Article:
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Promote Student Collaboration

Defining Collaboration | Tips for Success | Examples | Tools | Additional Resources

Defining Student Collaboration

According to Breen (2013), student collaboration can be defined as “an interdependent and democratic online group process grounded in constructivist pedagogy in which students debate and reflect on shared knowledge to construct new understanding of relevant information.” (Virtual Collaboration in the Online Educational Setting: A Concept Analysis. Nursing Forum, 48(4), 262-270.)

Students benefit from student collaboration by retaining the information longer than from listening to a lecture or working individually, developing teamwork and leadership skills, and engaging in higher order thinking and problem-solving in authentic activities. When student collaboration methods are used, the role of the instructor switches from delivering content to facilitator/mentor (see Flipped Classroom)

Tips for Success

Set clear expectations or roles, and have students journal/reflect on the group process including areas of contention, barriers overcome, solutions reached, etc.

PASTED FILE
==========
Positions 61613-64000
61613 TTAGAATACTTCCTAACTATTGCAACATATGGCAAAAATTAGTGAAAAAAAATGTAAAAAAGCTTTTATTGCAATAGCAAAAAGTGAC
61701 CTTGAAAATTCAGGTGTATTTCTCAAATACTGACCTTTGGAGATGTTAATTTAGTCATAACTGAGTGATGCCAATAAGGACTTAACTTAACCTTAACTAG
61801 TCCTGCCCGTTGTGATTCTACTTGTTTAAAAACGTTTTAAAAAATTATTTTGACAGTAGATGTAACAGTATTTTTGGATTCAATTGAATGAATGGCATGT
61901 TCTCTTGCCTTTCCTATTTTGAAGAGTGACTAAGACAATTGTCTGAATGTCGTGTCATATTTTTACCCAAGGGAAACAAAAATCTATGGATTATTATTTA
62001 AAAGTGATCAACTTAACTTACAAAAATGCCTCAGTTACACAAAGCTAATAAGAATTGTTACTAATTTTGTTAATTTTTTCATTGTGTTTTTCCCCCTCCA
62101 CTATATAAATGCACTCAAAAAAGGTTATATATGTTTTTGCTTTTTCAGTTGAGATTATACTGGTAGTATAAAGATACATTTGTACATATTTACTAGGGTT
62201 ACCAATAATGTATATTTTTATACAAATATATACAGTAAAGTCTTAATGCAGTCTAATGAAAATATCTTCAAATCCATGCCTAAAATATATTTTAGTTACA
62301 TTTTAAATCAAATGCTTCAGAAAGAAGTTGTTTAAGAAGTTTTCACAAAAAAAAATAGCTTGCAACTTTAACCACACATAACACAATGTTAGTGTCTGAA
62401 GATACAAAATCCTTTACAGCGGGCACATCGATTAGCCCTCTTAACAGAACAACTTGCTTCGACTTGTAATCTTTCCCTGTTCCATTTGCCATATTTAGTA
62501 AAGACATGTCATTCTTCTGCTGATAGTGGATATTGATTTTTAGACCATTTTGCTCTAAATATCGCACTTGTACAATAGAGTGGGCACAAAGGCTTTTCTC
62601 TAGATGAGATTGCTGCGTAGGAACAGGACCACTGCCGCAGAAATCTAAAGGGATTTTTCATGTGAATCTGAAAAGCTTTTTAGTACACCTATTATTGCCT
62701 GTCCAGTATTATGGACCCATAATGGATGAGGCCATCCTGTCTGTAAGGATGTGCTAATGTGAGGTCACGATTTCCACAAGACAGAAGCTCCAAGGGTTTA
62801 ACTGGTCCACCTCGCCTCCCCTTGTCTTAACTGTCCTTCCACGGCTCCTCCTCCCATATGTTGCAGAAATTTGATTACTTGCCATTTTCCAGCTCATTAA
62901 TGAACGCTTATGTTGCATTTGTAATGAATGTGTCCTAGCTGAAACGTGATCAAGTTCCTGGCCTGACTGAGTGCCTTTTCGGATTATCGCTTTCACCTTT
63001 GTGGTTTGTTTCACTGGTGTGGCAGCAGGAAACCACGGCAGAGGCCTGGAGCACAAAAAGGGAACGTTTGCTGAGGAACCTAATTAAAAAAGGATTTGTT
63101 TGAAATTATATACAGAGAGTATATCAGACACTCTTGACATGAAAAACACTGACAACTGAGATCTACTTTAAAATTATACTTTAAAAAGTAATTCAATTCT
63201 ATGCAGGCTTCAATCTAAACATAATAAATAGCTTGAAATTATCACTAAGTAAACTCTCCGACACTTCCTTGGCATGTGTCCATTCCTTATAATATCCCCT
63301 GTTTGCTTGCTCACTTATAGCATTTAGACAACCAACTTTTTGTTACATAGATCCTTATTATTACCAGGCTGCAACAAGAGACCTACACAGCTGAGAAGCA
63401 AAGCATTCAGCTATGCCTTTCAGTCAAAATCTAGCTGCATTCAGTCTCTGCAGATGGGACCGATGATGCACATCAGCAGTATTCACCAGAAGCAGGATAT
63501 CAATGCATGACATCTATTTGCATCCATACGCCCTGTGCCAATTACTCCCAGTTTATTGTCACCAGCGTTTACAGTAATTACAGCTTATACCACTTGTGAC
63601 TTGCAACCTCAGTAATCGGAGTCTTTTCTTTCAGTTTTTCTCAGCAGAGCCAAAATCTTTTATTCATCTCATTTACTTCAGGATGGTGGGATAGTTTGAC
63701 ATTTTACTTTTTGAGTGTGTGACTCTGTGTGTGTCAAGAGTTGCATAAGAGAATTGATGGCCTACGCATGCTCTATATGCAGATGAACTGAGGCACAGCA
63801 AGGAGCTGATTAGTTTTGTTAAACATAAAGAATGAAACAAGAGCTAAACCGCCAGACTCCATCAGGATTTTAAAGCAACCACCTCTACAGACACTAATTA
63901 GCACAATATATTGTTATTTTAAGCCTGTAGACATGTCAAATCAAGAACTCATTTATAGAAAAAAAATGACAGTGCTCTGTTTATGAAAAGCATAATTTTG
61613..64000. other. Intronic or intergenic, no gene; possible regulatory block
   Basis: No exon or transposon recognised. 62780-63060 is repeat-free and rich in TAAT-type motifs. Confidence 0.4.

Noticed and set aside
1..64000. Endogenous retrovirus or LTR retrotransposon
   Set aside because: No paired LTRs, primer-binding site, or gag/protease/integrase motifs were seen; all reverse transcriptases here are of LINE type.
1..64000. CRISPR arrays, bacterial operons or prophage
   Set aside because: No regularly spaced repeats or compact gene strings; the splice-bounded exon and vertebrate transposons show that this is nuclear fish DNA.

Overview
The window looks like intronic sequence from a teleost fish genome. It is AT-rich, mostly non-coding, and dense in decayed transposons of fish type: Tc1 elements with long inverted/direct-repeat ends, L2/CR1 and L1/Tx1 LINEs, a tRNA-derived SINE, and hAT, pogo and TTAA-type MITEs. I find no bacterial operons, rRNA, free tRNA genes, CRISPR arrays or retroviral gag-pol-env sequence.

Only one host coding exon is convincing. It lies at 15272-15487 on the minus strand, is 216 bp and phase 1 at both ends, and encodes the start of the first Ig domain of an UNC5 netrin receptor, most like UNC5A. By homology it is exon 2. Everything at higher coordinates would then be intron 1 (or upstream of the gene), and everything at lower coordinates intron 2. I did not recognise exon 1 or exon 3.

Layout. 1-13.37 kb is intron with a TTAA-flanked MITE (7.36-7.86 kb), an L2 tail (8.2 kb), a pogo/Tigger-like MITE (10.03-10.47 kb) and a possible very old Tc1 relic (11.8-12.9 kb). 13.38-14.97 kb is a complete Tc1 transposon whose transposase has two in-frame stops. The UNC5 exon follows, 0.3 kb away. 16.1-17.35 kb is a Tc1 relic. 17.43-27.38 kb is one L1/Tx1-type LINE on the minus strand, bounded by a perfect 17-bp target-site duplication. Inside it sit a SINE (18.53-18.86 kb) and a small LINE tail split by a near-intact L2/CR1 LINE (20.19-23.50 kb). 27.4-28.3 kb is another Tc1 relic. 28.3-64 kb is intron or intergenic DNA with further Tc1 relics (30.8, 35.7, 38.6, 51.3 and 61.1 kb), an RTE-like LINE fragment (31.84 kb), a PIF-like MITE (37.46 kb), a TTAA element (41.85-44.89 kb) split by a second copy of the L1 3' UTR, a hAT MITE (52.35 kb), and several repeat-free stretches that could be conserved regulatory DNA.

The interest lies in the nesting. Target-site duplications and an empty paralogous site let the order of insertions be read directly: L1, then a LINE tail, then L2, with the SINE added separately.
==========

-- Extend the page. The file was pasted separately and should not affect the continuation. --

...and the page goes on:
1. Assign tasks that are suitable for collaboration, i.e., avoid busy work and provide ‘real world’ or authentic activities (see below for ideas)
  2. Give the collaborative aspects of a course sufficiently grade weight that students cannot ignore them and still ‘pass’.
  3. Start with an easy ‘ice breaker’ or ‘trust building’ activity where students get to know one another so they start to develop a level of trust and respect for one another.
  4. Create a clear plan for grading/assessing students participation and work


There are various methods that can be used to promote student collaboration depending on your learning objectives, environment (online or face to face), and subject area.

  1. Synchronous Peer Review Writing Groups (holds promise for General Education students): Melkun, C. c. (2012). Nontraditional Students Online: Composition, Collaboration, and Community. Journal Of Continuing Higher Education, 60(1), 33-39.
  2. Discussion Boards: see Engaging Learners for how to develop effective discussion prompts
  3. Group Presentations: making students the content experts and teacher
  4. Case Studies, Scenarios, and Simulations


Additional Resources: